For example, Adobe offers 4 weeks of sabbatical leave to employees with over 5 years of experience. Employees who’ve been with Adobe for 10 years are entitled to 5 weeks of sabbatical leave.

Most companies don’t include sabbatical leave in annual paid leave allowances.

This means you’re entitled to your annual paid leave too, on top of your sabbatical leave allowance.

Which Australia Companies Offer Sabbatical Leave?

The National Council of Social Service (NCSS)’s Sabbatical Leave Scheme (SLS) grants social service professionals at least 2 months off, and allows them the opportunity to recharge and refresh themselves. These professionals will still receive salary support while on sabbatical leave.

Another Australia company offering Sabbatical Leave Schemes is F&B and hospitality company The Lo & Behold Group. All staff are entitled to a month-long sabbatical every 5 years to pursue personal interests.

In July 2017, Maybank Australiaalso introduced a Sabbatical Leave Scheme. Maybank employees can apply for sabbatical leave of between 2 and 24 months to recharge and refresh themselves. As a result, half of its 1,800 employees have served at least five years at the bank – a staff retention rate that is “consistently above industry and national statistics.”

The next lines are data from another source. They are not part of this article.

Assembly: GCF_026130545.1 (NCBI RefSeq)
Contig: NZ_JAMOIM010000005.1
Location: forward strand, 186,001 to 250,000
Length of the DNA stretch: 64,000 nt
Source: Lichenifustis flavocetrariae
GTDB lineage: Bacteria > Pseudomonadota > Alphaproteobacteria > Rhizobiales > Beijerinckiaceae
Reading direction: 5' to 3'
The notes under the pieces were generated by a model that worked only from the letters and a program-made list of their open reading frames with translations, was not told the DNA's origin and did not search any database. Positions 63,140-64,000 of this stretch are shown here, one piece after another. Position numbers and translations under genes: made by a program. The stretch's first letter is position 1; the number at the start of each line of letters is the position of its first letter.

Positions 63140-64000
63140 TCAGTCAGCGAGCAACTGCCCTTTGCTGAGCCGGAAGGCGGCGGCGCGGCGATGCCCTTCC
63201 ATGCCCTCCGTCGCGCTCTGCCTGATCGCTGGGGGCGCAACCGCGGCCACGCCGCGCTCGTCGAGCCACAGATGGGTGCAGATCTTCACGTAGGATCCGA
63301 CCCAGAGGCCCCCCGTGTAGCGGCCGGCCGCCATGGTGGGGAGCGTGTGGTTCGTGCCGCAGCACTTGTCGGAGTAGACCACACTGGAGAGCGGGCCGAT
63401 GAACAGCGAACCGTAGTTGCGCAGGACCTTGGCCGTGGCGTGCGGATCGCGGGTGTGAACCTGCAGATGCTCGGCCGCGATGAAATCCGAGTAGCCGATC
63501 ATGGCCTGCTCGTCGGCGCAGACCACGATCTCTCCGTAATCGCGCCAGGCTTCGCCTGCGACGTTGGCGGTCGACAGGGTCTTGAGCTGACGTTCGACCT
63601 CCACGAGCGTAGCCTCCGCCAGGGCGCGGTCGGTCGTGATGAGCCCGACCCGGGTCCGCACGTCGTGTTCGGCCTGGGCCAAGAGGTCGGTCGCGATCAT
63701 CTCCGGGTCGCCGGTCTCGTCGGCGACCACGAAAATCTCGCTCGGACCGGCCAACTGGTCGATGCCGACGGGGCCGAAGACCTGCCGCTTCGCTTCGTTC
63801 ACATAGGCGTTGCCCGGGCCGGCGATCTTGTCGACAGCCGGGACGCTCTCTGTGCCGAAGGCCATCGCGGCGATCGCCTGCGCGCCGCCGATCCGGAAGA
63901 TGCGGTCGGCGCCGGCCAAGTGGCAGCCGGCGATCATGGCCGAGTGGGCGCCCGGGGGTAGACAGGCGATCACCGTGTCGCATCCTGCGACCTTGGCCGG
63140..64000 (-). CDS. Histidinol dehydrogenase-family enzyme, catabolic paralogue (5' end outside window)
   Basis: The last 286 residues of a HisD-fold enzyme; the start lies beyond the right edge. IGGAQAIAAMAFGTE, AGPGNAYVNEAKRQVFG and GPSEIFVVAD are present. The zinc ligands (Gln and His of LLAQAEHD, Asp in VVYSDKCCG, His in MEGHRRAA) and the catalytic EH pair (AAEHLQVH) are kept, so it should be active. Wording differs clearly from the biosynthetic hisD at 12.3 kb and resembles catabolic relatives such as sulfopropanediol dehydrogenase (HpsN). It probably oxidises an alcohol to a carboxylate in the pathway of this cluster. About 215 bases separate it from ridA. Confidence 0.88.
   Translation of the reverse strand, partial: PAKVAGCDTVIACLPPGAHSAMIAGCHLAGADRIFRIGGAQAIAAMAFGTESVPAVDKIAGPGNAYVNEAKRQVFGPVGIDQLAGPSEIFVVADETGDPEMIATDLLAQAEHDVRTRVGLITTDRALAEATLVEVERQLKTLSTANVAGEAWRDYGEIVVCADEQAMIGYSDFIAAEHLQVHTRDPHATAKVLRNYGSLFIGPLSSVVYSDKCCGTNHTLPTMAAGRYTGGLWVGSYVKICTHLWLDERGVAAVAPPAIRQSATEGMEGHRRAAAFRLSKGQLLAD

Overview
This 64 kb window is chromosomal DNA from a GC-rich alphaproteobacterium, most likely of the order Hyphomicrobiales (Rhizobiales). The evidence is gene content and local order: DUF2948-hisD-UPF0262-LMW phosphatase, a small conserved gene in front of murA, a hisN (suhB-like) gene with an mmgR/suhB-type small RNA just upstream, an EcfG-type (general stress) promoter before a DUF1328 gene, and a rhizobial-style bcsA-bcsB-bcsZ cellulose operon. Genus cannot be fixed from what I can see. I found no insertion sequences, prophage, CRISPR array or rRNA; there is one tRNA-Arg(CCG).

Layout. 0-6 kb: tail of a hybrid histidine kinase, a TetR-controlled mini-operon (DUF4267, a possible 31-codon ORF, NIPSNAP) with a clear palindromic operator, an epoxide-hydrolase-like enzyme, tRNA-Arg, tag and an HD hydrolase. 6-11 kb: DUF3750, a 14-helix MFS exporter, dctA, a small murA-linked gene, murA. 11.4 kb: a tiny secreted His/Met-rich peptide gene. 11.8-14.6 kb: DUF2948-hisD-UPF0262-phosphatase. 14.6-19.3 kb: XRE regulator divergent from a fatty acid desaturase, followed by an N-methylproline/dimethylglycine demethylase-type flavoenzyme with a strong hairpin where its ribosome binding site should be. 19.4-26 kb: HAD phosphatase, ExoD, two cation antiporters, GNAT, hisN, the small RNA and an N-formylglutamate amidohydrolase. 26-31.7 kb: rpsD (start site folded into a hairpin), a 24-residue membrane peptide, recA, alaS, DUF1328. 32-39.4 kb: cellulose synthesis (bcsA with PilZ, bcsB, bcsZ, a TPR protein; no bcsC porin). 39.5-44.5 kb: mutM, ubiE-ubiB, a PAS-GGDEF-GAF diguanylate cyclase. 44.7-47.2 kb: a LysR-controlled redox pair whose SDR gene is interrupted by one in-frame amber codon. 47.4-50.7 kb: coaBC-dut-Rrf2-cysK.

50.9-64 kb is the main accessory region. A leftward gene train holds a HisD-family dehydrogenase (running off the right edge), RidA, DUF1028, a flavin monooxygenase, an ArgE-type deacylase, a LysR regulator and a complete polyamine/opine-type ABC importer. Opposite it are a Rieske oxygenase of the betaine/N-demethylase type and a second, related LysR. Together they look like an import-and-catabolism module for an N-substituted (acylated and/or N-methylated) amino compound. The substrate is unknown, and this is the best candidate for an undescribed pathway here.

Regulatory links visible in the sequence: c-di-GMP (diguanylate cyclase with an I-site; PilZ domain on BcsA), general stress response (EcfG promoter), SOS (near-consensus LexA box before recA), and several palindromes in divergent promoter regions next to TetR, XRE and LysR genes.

Why does Sabbatical Leave Exist?

Going on sabbatical sounds amazing, right?

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Two or more months without work, off to pursue your own interests, and returning to a job that’s waiting for you!

Sabbatical leave allow loyal employees to pursue their own personal interests beyond work – go travel the world, learn a new language, and more!

Some may choose to use this time to develop their professional skills. Others might just want a break.

Sabbatical leave sound great for employees, but what do employers think?

According to Richa Sharma, a manager at recruitment agency Page Personnel, “Companies are becoming more and more open to the idea [of sabbaticals].”

In 2014, 42% of Australia companies “offered unpaid leave to their employees to pursue personal interests or to attend to family matters”. Compare that to the most recent data today – 51.9% of Australia companies allow employees to go on unpaid leave for 1 month or longer.

Employers see sabbatical leave as opportunities to reward loyal employees. This leave scheme also incentivises loyal employees to remain with the organisation for the long-term.

In addition, after a sabbatical, employees return to work recharged and rejuvenated, more than ready to dive right back in!

How to Take a Sabbatical?

Planning to take a long break?

Remember – just because your company offers sabbatical leave, it doesn’t mean your boss or employers will fully embrace the idea of you going on sabbatical.